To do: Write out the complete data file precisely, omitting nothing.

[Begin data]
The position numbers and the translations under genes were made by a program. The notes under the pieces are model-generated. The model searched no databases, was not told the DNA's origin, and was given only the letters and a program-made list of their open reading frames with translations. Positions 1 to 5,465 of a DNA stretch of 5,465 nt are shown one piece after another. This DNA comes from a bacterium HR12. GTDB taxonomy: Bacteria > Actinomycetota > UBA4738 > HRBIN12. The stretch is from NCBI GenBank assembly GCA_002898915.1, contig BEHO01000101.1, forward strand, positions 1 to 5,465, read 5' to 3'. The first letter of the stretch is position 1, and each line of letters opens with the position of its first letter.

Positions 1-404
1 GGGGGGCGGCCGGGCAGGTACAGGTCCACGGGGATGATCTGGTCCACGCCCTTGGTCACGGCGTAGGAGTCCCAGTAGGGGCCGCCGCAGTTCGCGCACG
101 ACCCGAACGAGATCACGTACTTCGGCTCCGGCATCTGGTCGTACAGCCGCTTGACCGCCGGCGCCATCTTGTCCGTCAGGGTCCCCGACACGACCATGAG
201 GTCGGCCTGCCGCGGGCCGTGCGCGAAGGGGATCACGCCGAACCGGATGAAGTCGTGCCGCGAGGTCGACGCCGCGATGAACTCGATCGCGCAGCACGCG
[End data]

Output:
The position numbers and the translations under genes were made by a program. The notes under the pieces are model-generated. The model searched no databases, was not told the DNA's origin, and was given only the letters and a program-made list of their open reading frames with translations. Positions 1 to 5,465 of a DNA stretch of 5,465 nt are shown one piece after another. This DNA comes from a bacterium HR12. GTDB taxonomy: Bacteria > Actinomycetota > UBA4738 > HRBIN12. The stretch is from NCBI GenBank assembly GCA_002898915.1, contig BEHO01000101.1, forward strand, positions 1 to 5,465, read 5' to 3'. The first letter of the stretch is position 1, and each line of letters opens with the position of its first letter.

Positions 1-404
1 GGGGGGCGGCCGGGCAGGTACAGGTCCACGGGGATGATCTGGTCCACGCCCTTGGTCACGGCGTAGGAGTCCCAGTAGGGGCCGCCGCAGTTCGCGCACG
101 ACCCGAACGAGATCACGTACTTCGGCTCCGGCATCTGGTCGTACAGCCGCTTGACCGCCGGCGCCATCTTGTCCGTCAGGGTCCCCGACACGACCATGAG
201 GTCGGCCTGCCGCGGGCCGTGCGCGAAGGGGATCACGCCGAACCGGATGAAGTCGTGCCGCGAGGTCGACGCCGCGATGAACTCGATCGCGCAGCACGCG